All participants had a week, until Friday, March 24, to put together their solutions on their own time.

Traditional hackathons typically are for just computer science students, and they will come together and have 24 hours to code. However, Hacking4Humanity chose a unique hybrid virtual and in-person model that brought all participants together after a week on their own, Slattery said.

The event wrapped up on Friday with student presentations in the Power Center ballroom on their tech and policy ideas, followed by awards.

“That’s one of the parts of the hybrid piece,” Slattery said, “presentations for the practice of presenting and so everyone can hear what the teams were working on.”

While computer science coding experience was required, the hackathon website specified that no special knowledge of “online hate” was needed.

“Not everyone needs to be a programmer or a policy wonk! Good tech requires people of lots of skills to come together–graphic designers, communicators, writers, scientists and more. We’ll be providing lots of resources to help people develop great projects,” said Hacking4Humanity’s website.

A team of four students from CMU, POrK, chose the policy track and created the Hate Hygiene Index, a metric to assure all online platforms are held responsible for hate on their site. Their inspiration for the policy solution came from sustainability and the positive impact these universal policies have had on the environment.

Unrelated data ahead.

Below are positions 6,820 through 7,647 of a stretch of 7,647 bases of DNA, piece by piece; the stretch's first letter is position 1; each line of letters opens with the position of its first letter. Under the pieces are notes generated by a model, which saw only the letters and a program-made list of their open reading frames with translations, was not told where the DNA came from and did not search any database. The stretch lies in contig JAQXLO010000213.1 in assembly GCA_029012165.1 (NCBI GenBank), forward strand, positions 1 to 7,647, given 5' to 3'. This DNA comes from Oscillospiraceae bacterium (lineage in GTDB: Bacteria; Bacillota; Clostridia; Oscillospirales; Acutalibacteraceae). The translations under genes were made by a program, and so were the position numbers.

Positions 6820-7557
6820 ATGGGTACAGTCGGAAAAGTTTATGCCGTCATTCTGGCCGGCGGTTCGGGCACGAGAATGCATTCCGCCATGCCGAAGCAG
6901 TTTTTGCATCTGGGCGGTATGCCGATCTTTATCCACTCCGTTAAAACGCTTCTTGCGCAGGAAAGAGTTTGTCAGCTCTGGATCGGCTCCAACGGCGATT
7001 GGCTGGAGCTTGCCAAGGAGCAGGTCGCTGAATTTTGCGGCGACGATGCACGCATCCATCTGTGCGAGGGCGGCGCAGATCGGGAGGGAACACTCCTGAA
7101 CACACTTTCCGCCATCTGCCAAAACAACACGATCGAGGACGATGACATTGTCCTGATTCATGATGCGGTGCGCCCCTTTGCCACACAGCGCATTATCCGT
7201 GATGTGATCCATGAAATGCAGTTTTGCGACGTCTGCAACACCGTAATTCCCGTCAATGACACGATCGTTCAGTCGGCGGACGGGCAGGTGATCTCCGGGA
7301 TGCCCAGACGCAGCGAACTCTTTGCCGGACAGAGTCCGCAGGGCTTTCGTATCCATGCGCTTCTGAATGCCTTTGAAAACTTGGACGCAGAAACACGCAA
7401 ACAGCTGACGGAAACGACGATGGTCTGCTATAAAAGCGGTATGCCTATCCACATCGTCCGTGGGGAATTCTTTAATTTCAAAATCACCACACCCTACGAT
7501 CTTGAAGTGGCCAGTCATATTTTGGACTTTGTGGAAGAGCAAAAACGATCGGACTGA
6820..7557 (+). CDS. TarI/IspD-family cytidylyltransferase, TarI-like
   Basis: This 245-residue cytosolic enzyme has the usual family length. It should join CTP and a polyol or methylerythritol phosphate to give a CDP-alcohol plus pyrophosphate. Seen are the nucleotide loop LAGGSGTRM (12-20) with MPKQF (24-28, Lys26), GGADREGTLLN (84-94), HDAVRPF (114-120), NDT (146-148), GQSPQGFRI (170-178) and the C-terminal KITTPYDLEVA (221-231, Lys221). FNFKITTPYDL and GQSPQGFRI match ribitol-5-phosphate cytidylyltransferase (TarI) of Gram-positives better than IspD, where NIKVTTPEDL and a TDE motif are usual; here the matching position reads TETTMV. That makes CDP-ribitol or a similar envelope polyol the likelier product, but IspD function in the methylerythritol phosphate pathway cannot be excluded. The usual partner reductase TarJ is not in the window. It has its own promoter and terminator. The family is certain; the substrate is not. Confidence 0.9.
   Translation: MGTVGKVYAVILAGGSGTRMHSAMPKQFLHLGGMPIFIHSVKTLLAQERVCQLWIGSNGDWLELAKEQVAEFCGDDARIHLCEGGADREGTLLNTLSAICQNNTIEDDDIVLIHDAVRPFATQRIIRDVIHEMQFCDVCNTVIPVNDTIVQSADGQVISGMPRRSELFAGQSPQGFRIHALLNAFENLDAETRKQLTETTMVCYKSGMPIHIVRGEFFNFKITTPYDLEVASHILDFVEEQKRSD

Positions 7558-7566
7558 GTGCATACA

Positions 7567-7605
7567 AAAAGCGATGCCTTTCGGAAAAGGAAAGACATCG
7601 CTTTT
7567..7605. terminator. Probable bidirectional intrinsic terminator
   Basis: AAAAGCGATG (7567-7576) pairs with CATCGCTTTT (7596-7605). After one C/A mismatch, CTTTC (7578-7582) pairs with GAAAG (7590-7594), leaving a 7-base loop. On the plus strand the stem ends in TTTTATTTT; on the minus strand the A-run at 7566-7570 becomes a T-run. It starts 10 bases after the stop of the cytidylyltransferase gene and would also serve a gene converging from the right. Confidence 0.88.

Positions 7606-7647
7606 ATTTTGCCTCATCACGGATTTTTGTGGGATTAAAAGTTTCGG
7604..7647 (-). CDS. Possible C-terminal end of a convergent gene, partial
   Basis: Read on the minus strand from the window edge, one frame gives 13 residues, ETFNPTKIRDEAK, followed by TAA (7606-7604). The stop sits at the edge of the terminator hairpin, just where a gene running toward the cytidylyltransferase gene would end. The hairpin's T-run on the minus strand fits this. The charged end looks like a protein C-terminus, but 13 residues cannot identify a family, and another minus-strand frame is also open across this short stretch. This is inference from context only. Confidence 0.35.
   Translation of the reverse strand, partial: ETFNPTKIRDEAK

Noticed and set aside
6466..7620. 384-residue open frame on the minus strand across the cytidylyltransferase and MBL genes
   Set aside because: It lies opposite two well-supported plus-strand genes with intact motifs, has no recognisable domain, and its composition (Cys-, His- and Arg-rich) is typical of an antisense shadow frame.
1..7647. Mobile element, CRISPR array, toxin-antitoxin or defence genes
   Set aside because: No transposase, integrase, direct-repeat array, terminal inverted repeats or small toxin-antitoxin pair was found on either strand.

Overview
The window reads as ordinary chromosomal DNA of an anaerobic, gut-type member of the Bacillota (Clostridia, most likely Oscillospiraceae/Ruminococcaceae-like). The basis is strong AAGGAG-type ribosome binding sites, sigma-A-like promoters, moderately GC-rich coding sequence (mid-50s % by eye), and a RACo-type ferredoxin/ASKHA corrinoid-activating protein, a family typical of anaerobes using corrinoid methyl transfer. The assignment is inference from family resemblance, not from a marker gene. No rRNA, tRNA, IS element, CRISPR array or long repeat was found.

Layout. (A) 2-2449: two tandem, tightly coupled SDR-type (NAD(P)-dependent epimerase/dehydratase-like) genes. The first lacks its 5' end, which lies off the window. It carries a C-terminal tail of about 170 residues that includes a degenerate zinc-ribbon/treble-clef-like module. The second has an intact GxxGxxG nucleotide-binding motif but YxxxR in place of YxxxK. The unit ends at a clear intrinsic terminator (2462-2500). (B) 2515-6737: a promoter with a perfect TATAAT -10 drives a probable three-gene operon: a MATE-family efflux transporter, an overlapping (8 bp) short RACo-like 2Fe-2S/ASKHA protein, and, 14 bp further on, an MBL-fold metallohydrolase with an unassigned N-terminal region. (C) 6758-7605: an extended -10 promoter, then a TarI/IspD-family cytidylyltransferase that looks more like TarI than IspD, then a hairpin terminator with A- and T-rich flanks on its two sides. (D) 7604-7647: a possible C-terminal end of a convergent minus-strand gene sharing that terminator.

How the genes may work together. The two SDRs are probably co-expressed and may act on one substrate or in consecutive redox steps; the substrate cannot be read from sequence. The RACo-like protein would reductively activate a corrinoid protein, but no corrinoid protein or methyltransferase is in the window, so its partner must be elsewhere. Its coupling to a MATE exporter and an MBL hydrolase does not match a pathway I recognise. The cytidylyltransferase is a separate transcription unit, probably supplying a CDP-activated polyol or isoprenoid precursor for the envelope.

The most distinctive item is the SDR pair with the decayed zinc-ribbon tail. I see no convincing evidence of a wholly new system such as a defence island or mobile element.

Oravee Smithiphol and Pattamon Lelemanee are graduate students at CMU and members of POrK.

Facebook might say there are only two instances of online hate out of 10,000, Smithiphol said, but when they asked the consumer side, “there is a mismatch in the numbers.”

“We never really know what is going on in the platform if the platform is not transparent on how they legally measure the situation in their platform. So we try to solve transparency as well as increase collaboration with external stakeholders not relying on just the platform itself,” Smithiphol said.

Smithiphol was proud of their work over the past week, and she hoped to learn from other presenters.

POrK’s members spoke with friends, conducted secondary research and used their own lived experiences to shape their policy.

Every online industry should have a benchmark that forces them to take action, Lelemanee said.

POrK was awarded the runner-up prize in the policy competition.